On Collecting Things

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On Collecting Things  (1910) 
by Stephen Leacock
Appeared in Literary Lapses, published in 1910.

Like most other men I have from time to time been stricken with a desire to make collections of things.

It began with postage stamps. I had a letter from a friend of mine who had gone out to South Africa. The letter had a three-cornered stamp on it, and I thought as soon as I looked at it, "That's the thing! Stamp collecting! I'll devote my life to it."

I bought an album with accommodation for the stamps of all nations, and began collecting right off. For three days the collection made wonderful progress. It contained:

One Cape of Good Hope stamp.
One one-cent stamp, United States of America.
One two-cent stamp, United States of America.
One five-cent stamp, United States of America.
One ten-cent stamp, United States of America.

After that the collection came to a dead stop. For a while I used to talk about it rather airily and say I had one or two rather valuable South African stamps. But I presently grew tired even of lying about it.

Collecting coins is a thing that I attempt at intervals. Every time I am given an old half-penny or a Mexican quarter, I get an idea that if a fellow made a point of holding on to rarities of that sort, he'd soon have quite a valuable collection. The first time that I tried it I was full of enthusiasm, and before long my collection numbered quite a few articles of vertu. The items were as follows:

No. 1. Ancient Roman coin. Time of Caligula. This one of course was the gem of the whole lot; it was given me by a friend, and that was what started me collecting.
No. 2. Small copper coin. Value one cent. United States of America. Apparently modern.
No. 3. Small nickel coin. Circular. United States of America. Value five cents.
No. 4. Small silver coin. Value ten cents. United States of America.
No. 5. Silver coin. Circular. Value twenty-five cents. United States of America. Very beautiful.
No. 6. Large silver coin. Circular. Inscription, "One Dollar." United States of America. Very valuable.
No. 7. Ancient British copper coin. Probably time of Caractacus. Very dim. Inscription, "Victoria Dei gratia regina." Very valuable.
No. 8. Silver coin. Evidently French. Inscription, "Funf Mark. Kaiser Wilhelm."
No. 9. Circular silver coin. Very much defaced. Part of inscription, "E Pluribus Unum." Probably a Russian rouble, but quite as likely to be a Japanese yen or a Shanghai rooster.

That's as far as that collection got. It lasted through most of the winter and I was getting quite proud of it, but I took the coins down town one evening to show to a friend and we spent No. 3, No. 4, No. 5, No. 6, and No. 7 in buying a little dinner for two. After dinner I bought a yen's worth of cigars and traded the relic of Caligula for as many hot Scotches as they cared to advance on it. After that I felt reckless and put No. 2 and No. 8 into a Children's Hospital poor box.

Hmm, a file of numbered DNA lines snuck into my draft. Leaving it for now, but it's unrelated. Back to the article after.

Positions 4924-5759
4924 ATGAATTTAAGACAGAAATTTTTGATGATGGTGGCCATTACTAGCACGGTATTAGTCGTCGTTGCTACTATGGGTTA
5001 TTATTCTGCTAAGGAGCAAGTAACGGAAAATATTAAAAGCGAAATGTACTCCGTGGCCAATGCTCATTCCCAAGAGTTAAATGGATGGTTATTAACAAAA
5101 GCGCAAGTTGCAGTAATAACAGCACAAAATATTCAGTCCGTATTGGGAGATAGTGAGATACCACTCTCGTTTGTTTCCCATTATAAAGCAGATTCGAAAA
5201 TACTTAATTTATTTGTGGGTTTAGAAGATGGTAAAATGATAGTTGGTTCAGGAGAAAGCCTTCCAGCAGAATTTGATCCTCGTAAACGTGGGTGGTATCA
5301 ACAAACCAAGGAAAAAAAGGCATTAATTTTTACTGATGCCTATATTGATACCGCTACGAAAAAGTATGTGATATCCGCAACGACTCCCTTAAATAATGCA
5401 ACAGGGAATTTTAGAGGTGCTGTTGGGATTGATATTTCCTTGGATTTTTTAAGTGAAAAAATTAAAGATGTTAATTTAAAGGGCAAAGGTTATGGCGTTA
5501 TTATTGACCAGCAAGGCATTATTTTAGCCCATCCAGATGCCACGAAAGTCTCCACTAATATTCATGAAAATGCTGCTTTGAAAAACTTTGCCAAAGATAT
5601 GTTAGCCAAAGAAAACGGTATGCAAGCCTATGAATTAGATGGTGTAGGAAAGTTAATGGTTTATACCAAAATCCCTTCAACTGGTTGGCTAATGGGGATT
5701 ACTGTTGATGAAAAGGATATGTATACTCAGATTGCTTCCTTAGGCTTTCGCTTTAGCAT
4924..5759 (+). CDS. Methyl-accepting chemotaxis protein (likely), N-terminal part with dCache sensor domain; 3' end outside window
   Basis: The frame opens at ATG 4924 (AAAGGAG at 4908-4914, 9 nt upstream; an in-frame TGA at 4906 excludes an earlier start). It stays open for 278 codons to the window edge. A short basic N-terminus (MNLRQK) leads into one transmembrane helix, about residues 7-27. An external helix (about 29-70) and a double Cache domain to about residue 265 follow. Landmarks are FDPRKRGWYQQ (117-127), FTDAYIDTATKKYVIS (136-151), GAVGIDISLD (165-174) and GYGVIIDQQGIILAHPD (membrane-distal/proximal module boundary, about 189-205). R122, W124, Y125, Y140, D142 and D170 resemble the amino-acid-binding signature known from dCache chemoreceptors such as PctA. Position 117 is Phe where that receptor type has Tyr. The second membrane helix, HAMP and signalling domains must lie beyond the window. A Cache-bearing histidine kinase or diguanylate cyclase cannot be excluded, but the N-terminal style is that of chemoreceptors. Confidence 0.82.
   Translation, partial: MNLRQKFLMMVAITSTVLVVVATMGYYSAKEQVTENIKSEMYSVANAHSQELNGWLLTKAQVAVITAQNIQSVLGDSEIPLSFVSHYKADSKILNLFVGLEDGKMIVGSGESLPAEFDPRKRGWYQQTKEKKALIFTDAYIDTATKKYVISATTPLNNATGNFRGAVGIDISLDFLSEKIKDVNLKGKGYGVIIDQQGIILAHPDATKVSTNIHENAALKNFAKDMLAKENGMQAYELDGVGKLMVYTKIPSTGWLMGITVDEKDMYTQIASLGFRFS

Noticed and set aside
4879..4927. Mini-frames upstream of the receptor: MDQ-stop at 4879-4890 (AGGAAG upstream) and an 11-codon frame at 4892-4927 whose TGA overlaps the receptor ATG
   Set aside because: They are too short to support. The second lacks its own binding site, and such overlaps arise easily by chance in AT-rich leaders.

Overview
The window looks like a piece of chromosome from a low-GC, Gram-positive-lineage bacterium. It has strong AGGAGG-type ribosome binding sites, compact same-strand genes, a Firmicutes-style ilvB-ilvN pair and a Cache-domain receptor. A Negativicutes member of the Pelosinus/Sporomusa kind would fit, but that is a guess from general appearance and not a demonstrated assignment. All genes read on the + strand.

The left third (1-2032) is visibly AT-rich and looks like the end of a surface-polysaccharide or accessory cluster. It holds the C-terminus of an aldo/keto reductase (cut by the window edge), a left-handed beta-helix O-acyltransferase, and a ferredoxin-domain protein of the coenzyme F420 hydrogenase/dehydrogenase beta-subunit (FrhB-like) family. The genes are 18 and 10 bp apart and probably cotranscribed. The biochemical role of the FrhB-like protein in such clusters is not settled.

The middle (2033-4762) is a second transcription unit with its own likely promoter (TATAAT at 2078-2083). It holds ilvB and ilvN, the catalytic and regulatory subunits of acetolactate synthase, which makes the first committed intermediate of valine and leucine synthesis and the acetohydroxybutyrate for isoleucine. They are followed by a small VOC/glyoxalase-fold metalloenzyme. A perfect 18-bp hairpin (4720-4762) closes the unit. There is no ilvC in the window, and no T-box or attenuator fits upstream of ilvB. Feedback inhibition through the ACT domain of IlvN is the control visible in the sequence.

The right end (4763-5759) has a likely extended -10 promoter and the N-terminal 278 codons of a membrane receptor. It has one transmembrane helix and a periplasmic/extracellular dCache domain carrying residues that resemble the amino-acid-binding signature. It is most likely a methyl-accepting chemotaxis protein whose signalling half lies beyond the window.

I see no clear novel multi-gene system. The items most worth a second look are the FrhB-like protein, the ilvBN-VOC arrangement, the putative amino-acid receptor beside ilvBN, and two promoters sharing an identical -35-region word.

I tried fossils next. I got two in ten years. Then I quit.

A friend of mine once showed me a very fine collection of ancient and curious weapons, and for a time I was full of that idea. I gathered several interesting specimens, such as:

No. 1. Old flint-lock musket, used by my grandfather. (He used it on the farm for years as a crowbar.)
No. 2. Old raw-hide strap, used by my father.
No. 3. Ancient Indian arrowhead, found by myself the very day after I began collecting. It resembles a three-cornered stone.
No. 4. Ancient Indian bow, found by myself behind a sawmill on the second day of collecting. It resembles a straight stick of elm or oak. It is interesting to think that this very weapon may have figured in some fierce scene of savage warfare.
No. 5. Cannibal poniard or straight-handled dagger of the South Sea Islands. It will give the reader almost a thrill of horror to learn that this atrocious weapon, which I bought myself on the third day of collecting, was actually exposed in a second-hand store as a family carving-knife. In gazing at it one cannot refrain from conjuring up the awful scenes it must have witnessed.

I kept this collection for quite a long while until, in a moment of infatuation, I presented it to a young lady as a betrothal present. The gift proved too ostentatious and our relations subsequently ceased to be cordial.

On the whole I am inclined to recommend the beginner to confine himself to collecting coins. At present I am myself making a collection of American bills (time of Taft preferred), a pursuit I find most absorbing.


This work is in the public domain in the United States because it was published before January 1, 1923.

The author died in 1944, so this work is also in the public domain in countries and areas where the copyright term is the author's life plus 60 years or less. This work may also be in the public domain in countries and areas with longer native copyright terms that apply the rule of the shorter term to foreign works.